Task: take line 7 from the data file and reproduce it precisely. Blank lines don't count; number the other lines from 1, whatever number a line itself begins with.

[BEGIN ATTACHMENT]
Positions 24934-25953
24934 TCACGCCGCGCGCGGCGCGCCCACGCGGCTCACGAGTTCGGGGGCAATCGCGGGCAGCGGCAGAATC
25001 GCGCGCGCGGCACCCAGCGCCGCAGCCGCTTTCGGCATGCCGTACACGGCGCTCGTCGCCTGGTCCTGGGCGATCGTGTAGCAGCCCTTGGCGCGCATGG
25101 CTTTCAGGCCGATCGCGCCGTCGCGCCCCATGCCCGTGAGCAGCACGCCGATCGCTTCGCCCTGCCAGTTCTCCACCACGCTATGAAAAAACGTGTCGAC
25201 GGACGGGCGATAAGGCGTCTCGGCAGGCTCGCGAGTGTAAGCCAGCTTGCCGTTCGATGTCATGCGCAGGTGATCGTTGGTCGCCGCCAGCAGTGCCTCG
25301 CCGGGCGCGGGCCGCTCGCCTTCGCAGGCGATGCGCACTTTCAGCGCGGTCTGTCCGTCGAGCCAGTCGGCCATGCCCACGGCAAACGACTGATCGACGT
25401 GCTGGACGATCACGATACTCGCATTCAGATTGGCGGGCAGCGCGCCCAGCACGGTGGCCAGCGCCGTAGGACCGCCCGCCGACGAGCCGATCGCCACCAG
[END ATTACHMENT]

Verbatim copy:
25401 GCTGGACGATCACGATACTCGCATTCAGATTGGCGGGCAGCGCGCCCAGCACGGTGGCCAGCGCCGTAGGACCGCCCGCCGACGAGCCGATCGCCACCAG